A few months ago my friend Travis Faust started some great dialogue on Facebook regarding using a click track. He wrote a blog post about it and emailed the link to a bunch of drummers, and we all replied with comments. A really great discussion followed, and I meant to post it here when it happened and I forgot until now. Oh well.
You’ll want to read Travis’ blog post first, then check out the exchange…
Anthony Bloch was first to respond with this:
I think you got the right idea here. A metronome is a really useful tool, but you need to be able to play well without it. I think every drummer has struggled with this issue at one point or another. I still wonder about playing live with a click. I feel like a click can be a baby sitter sometimes in live situations, and takes away from the fun. It’s always more fun to play when the baby sitter is gone, right !? Besides, if your band is really well rehearsed and you have practiced a lot with and without click, you should sound pretty solid live. I’m not saying there aren’t situations where you would want to use a click live – it’s just my general opinion on the matter. I love using a click in the studio. I almost always use a click when I am working on new material. The fact that you are considering your own time issues means that you are well on your way to improving your time. Listen to Herbie Hancock’s “Chameleon” and tell me that time needs to stay exactly the same in a song. It’s a groovin’ recording and speeds up like 20 bpm from beginning to end.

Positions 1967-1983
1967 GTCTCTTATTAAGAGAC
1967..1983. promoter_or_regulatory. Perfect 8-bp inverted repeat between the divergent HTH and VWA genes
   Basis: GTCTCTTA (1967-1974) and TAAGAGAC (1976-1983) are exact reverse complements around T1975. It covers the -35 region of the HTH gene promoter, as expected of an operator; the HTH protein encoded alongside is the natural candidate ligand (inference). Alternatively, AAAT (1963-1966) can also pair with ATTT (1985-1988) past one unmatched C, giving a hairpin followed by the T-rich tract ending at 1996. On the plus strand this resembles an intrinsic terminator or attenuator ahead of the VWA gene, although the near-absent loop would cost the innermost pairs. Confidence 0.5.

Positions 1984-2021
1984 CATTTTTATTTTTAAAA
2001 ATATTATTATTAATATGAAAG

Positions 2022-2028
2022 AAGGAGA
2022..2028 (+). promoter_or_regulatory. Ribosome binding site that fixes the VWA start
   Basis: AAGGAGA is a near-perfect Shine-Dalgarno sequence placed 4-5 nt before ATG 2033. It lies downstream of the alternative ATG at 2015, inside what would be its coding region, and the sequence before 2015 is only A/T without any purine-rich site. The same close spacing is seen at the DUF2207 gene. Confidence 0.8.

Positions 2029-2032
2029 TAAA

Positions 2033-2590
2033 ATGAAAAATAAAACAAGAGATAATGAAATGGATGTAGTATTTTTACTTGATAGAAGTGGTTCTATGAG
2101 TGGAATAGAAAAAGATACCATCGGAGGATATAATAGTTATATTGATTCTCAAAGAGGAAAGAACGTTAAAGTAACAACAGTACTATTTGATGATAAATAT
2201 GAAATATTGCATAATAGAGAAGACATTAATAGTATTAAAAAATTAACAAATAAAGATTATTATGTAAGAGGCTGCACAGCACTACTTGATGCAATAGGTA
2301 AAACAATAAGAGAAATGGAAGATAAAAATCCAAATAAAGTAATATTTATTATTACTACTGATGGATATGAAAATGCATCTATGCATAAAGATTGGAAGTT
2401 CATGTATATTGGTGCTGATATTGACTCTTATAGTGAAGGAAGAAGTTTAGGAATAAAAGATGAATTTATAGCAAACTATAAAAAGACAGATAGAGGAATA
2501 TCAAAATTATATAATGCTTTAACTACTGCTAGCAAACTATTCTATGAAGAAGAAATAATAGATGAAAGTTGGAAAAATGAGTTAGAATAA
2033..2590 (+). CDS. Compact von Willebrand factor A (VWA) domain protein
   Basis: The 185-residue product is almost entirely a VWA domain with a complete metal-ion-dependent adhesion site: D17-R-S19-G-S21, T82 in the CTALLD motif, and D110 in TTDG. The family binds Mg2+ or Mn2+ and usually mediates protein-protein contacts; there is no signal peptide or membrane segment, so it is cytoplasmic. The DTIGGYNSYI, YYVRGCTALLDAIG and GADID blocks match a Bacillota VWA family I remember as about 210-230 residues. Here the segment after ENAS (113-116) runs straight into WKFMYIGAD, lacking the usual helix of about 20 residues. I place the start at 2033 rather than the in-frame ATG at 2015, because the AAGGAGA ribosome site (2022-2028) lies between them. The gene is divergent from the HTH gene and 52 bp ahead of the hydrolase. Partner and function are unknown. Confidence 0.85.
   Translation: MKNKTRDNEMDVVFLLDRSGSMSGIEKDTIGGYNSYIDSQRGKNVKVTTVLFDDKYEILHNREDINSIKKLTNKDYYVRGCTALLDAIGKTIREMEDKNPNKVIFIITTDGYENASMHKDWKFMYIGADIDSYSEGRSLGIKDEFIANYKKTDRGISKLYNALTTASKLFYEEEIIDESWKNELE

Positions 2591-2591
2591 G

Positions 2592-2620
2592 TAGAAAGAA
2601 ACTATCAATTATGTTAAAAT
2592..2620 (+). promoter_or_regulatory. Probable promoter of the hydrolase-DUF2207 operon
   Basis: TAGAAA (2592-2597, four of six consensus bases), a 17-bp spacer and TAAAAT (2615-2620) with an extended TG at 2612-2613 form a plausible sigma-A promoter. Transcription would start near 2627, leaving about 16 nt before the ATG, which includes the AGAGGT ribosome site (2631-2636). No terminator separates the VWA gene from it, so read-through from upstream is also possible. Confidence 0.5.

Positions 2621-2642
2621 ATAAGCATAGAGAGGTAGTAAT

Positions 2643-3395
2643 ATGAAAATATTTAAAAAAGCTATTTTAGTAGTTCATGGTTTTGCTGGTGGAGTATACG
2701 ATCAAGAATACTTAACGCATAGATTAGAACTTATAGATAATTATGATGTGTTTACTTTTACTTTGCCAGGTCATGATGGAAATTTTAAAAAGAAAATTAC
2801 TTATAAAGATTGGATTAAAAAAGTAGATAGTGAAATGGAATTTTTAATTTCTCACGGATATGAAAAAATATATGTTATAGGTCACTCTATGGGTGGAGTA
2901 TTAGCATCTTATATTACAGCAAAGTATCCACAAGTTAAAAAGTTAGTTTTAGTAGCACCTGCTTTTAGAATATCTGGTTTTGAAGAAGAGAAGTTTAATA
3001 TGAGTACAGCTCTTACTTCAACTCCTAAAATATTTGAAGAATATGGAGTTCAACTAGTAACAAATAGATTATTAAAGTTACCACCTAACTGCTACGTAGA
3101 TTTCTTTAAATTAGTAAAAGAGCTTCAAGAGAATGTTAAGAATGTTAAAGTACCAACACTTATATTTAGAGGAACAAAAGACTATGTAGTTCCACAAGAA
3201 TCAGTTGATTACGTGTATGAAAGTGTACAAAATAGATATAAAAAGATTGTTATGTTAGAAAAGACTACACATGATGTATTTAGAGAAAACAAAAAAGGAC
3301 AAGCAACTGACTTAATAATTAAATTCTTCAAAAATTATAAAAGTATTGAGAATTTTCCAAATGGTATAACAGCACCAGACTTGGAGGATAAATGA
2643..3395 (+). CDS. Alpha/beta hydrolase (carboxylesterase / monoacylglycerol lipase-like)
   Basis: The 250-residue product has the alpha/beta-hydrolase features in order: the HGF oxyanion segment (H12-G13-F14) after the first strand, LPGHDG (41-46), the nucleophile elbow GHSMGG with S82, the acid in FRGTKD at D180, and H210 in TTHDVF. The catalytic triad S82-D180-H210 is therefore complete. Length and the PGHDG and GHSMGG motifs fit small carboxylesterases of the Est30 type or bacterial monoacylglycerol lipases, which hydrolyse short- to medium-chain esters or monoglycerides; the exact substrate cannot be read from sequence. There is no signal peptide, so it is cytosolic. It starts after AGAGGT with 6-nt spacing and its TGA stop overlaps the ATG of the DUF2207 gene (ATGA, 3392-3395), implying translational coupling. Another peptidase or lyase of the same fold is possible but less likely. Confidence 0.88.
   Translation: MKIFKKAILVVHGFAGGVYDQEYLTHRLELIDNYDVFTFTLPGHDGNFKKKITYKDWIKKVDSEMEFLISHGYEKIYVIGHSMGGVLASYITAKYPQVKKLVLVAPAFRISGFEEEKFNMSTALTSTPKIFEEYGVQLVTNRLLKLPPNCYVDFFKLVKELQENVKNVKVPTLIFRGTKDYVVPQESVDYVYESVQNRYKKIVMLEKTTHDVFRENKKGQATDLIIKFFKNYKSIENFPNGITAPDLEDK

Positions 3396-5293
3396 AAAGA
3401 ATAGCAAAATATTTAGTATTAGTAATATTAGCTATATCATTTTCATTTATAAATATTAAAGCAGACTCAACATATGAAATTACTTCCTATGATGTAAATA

Dan Noraker responded next: